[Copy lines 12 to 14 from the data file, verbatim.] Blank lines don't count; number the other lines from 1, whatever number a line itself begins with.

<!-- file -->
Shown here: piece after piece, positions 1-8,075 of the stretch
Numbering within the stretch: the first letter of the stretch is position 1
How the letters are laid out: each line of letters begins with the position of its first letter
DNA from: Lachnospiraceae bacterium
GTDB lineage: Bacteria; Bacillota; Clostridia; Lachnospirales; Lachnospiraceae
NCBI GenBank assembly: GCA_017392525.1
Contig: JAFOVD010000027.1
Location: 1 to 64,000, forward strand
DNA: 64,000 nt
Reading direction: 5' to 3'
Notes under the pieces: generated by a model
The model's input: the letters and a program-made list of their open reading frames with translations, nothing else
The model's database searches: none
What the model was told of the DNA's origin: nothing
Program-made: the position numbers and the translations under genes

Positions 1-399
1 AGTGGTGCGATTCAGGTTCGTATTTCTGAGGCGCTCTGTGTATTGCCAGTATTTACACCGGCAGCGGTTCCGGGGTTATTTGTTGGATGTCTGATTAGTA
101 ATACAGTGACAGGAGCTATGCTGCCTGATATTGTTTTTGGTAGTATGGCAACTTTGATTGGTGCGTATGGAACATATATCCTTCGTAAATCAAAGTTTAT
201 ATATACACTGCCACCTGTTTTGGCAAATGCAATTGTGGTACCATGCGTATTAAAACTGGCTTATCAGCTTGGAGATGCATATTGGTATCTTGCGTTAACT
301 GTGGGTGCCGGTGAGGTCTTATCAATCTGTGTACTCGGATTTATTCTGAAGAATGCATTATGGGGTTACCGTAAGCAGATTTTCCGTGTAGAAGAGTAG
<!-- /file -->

The model's input: the letters and a program-made list of their open reading frames with translations, nothing else
The model's database searches: none
What the model was told of the DNA's origin: nothing